After I first wrote about GiveWell, Holly of NTEN wrote a post complaining about the “tone” of the writing on the GiveWell blog. I myself had noted the “level of scorn” in the writing style and mentioned that it might turn some people off. But I also said it didn’t matter if people didn’t like the tone. The GiveWell blog is written by donors and nonprofits have to deal with the donors they have.
Holly dropped me a comment on Friday and since I had taken her to task for her original post, I am reposting her comment in full:
You’re right. Saying that your clients suck is not a nice thing to do – but I meant it tongue in cheek. Let me explain why and try to shift this debate around.
The issue for me is NOT that anyone is questioning Network For Good. I think that one of the most powerful things about new media is that so many people CAN question the sector and its players – forcing more transparency and accountability. I honestly appreciate it in my own work – it makes me better at what I do and I learn something new every day.
What I object to is having that conversation in an inflammatory, irresponsible way. The post that we’re talking about does not atcually ask any questions, it publishes assertions. And that’s disrespectful. So I decided to title my post in the same tone and manner.
Here’s the thing I think is most important to remember. Organizations are NOT going to become more open and accountable if they feel attacked. If that post had been framed as "5 questions for Network for Good" instead of being titled "Network for what now?" and if the content had been less inflammatory, it would have been an excellent overature to conversation. As it was, I think Katya was extremely gracious in how she responded, and gave folks more than they deserved in response.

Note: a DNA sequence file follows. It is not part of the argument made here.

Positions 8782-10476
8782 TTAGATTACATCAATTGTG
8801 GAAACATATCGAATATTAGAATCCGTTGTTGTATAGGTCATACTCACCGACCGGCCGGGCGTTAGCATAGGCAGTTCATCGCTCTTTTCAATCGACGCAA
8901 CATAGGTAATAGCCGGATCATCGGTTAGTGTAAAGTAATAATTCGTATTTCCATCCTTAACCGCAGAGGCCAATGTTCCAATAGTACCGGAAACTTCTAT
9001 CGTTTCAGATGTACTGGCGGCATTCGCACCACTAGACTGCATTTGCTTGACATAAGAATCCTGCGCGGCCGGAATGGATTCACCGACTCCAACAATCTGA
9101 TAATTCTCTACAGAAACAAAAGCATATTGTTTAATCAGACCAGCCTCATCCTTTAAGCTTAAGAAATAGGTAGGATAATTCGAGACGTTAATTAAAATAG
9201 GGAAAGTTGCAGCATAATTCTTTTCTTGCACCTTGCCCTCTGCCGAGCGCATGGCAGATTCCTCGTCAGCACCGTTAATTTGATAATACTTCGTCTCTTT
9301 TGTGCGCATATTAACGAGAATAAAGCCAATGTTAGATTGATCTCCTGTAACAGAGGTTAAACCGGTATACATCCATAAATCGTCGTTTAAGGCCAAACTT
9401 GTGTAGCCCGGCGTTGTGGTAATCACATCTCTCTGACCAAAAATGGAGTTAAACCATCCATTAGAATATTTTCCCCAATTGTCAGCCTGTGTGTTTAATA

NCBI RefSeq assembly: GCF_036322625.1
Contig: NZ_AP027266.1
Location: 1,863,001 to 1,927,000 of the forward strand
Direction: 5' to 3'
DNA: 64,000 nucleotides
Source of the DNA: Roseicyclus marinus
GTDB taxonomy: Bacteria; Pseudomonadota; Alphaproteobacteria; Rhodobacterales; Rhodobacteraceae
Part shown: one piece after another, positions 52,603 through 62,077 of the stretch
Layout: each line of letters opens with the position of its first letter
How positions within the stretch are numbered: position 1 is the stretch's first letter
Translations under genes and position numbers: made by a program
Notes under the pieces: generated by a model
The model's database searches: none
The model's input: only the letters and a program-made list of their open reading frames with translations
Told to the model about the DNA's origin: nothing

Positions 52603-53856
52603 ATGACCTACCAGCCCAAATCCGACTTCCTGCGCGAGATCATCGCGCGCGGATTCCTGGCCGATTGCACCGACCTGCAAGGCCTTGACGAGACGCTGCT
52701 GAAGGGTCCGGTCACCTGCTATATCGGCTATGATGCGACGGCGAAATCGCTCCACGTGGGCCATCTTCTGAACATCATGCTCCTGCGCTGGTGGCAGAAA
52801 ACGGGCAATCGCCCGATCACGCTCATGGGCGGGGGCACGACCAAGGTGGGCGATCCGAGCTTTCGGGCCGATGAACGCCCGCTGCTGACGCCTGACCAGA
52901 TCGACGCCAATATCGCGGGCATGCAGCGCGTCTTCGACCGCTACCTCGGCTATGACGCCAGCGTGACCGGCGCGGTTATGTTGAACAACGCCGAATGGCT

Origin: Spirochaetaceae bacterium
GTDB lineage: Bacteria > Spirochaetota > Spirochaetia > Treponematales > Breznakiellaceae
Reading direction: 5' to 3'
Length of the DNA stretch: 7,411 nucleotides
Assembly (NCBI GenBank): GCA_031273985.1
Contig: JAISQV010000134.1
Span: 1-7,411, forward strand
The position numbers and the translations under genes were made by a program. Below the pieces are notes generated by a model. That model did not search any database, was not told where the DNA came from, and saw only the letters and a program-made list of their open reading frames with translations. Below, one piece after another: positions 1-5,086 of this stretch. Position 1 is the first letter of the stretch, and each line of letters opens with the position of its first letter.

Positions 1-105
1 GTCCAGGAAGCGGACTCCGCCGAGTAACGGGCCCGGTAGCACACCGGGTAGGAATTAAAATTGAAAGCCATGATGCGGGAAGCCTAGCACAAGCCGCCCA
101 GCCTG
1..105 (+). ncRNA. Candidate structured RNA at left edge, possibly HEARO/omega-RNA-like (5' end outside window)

It cuts both ways. If you want nonprofits to be more responsible to donors, donors have to communicate responsibly.
I appreciate Holly’s comments, but the fact is nonprofits have to be responsible to donors no matter how donors behave. There may be rare cases where a nonprofit decides to refuse to interact with an unruly donor, but for the most part nonprofits have to treat donors like businesses treat customers (“the customer is always right”).
I have to admit to my own lack of truly “getting” this concept. Last week, Jeff Brooks at Donor Power Blog wrote a post titled “If we don’t give donors power — they can take it”, to which I left a comment voicing my agreement. However, Matthew Monberg of Beyond Giving correctly scolded Jeff and me:
The concept of "giving donors power" strikes me as backwards. They are the ones with the power in the first place!
Marnie Webb of ext337 left a note on this blog pointing out that donors have always been saying negative things about nonprofits. Social media tools just allow those comments to be more visible. I think that rather than telling GiveWell to change their tone, nonprofits need to realize that being aware of donors’ feelings is a good thing. If you don’t like the what you’re hearing, find ways to give your donors what they want.
Somehow I keep picturing a waiter in a restaurant telling a customer who is complaining about the meal, “Sir, if you can’t complain nicely, I’m not going to serve you any more”. And then the diner leaving the restaurant and never coming back.
Let’s not let it be lost in all this that my post WAS obnoxious in tone.
I do like the idea of a license to be that way, but I don’t like the idea that just because I’m a donor, the people I complain to should never call me out or criticize me. Criticism leads to improvement, in both directions. Criticizing the customer may sound weird, and certainly unfamiliar … I’m going to try to make a better case for it in The GiveWell Blog soon.
The customer is always right, until the transaction is over, then she returns to her own cubicle as a customer relations specialist and takes abuse from a customer in her turn. You have to ask if this “customer/provider” dyad is not in itself a strange way for citizens of a free society to bow to one another. How do we recover the language of common effort, of solidarity and peership in a good cause?
That’s a great question.
Why not start with the nonprofit sector, where marketers and “customers” are on the same side?